5 surprising products companies are making from carbon dioxide
Transitioning from fossil fuels to renewable energy is good climate policy, but it won’t be enough to keep global temperatures from rising by more than 2 degrees Celsius and bringing catastrophic climate change.
Large-scale "negative emissions" — the vacuuming up of carbon dioxide emissions that continue to spew into the atmosphere from industrial smokestacks — will be necessary, according to the most recent report by the United Nations Intergovernmental Panel on Climate Change.
Most scientific models that the IPCC used to chart a course away from catastrophic climate change by the end of the century could not limit global CO2 concentrations below the key threshold of 450 parts per million by 2100 without including the use of negative emissions, often referred to as carbon capture and storage.
Among the 116 action plans the IPCC considered to keep Earth below the 2-degree threshold, all but 15 include carbon capture and storage.Collecting CO2 from the world’s smokestacks is hard enough. But what do you do with the carbon? There is no killer app for storing the carbon underground, and using it to pump more oil out of the ground also is not a viable option. To address this problem, people have invented technologies that convert captured CO2 into new products.
Below are five new game-changing technologies. The companies that developed them are among 10 recently chosen as finalists to prove the commercial viability of their carbon recycling and repurposing technologies in the NRG Cosia Carbon X Prize.
Product: Carbon nanotubes, carbon fiber
This startup, staffed by researchers at George Washington University, developed a process for converting carbon dioxide into carbon fibers, or nanotubes, using molten electrolysis. The process, which uses CO2 and electricity, produces carbon nanofibers, which can be used as carbon composites — a strong, lighter-weight alternative to metal — to make a wide variety of products, including wind turbine blades, race cars, airplanes and bicycles.
C2CNT's approach is to capture CO2 directly from the flue stream of a power plant, cement kiln or other industrial facility, then convert it into pure carbon nanotubes. The process costs less than traditional carbon nanofiber manufacturing, such as chemical vapor deposition or polymer pulling, the company said.
2. Carbon Upcycling Technologies
Products: Nanoparticles for plastics, concrete and coatings
This startup from Calgary, Canada, has developed a process that combines CO2 with waste products, such as fly ash left over from burning coal or petroleum coke, to create nanoparticles that can be used as additives for concrete, plastic and coatings to enhance performance and increase efficiency, according to the company.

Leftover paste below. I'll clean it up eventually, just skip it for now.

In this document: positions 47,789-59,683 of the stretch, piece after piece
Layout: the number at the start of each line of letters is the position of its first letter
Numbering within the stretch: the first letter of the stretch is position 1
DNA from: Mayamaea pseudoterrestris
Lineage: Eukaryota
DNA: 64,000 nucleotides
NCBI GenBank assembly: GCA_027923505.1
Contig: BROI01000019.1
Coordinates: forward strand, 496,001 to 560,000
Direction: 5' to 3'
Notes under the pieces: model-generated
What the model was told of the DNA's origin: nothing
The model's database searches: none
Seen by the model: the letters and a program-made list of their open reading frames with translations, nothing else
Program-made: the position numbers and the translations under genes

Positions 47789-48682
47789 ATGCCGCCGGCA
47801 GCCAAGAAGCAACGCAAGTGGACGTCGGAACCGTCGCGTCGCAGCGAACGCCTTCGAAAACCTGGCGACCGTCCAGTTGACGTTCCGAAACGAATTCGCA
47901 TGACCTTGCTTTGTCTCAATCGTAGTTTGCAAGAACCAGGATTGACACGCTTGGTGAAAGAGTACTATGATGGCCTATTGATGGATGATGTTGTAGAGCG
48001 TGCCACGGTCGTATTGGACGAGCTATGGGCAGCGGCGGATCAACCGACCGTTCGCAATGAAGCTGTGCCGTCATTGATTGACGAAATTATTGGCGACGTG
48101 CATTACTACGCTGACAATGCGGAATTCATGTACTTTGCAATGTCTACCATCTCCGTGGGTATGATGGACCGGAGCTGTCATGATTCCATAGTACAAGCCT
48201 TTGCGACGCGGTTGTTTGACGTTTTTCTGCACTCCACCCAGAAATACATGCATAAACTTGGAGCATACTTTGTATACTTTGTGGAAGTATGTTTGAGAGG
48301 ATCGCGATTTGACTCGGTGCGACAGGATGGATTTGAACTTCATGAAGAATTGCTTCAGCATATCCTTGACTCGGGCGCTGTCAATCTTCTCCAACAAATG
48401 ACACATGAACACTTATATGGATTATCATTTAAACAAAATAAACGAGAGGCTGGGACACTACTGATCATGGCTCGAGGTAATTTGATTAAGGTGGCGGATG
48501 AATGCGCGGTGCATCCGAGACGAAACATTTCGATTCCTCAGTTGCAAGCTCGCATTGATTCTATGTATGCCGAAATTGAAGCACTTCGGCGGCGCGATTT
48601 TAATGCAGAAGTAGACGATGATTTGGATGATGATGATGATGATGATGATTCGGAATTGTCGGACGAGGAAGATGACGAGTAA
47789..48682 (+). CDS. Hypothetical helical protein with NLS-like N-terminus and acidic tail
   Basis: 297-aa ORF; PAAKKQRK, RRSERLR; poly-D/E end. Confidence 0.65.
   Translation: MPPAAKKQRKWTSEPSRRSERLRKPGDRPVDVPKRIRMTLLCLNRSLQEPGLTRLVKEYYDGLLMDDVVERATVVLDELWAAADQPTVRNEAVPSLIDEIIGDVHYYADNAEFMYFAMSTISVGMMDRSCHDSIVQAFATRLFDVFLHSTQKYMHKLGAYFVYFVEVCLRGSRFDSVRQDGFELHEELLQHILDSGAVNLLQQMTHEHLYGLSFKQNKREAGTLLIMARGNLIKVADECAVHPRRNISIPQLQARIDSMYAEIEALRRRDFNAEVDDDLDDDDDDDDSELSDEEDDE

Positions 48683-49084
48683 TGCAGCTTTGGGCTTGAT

Using nanoparticles made with captured CO2 not only keeps those emissions from entering the atmosphere, but reduces the need to consume expensive, carbon-intensive traditional materials such as plastics and concrete.
3. Newlight Technologies
The scientists and engineers at this Huntington Beach, California, based startup have developed a process for capturing methane or carbon dioxide from a farm or power plant flue stream, and combining it with a microorganism that pulls the carbon out of the methane or carbon dioxide. The concentrated carbon is then combined with hydrogen and oxygen to synthesize a naturally occurring, PHA-based biopolymer material that is then purified and processed into a pellet, which can then be melted and formed into shapes.
Newlight in 2016 entered into a supply, collaboration and technology license agreement with IKEA to allow the furniture giant to produce thermoplastic using Newlight’s technology. IKEA has a goal to use 100 percent recyclable or recycled materials in all its plastic products, said in March that it has had trouble finding adequate amounts of "clean recycled materials," which has slowed the transition.
This research team from Bangalore, India, is developing an artificial photosynthesis process to convert CO2 into methanol, a key feedstock and fuel. Conventional methanol is a liquid petrochemical used to make resins, pharmaceuticals, perfumes and a variety of other products. Scientists around the world are competing to develop the best process for converting waste CO2 into methanol.
Products: Chemicals, bio-composite foamed plastics
This team from Suzhou, China, is led by Wayne Song, an expert in wood-plastic composite, a material made from sawdust and plastic fiber. C4X uses captured CO2 to produce methanol, ethylene glycol and bio-composite foamed plastics.
Other natural fibers, in addition to wood and including rice hulls, palm fiber waste and flax, can be used to make bio-composites. These materials are increasingly making their way into green construction and environmentally friendly products to replace petrochemicals.
By: Cassandra Sweet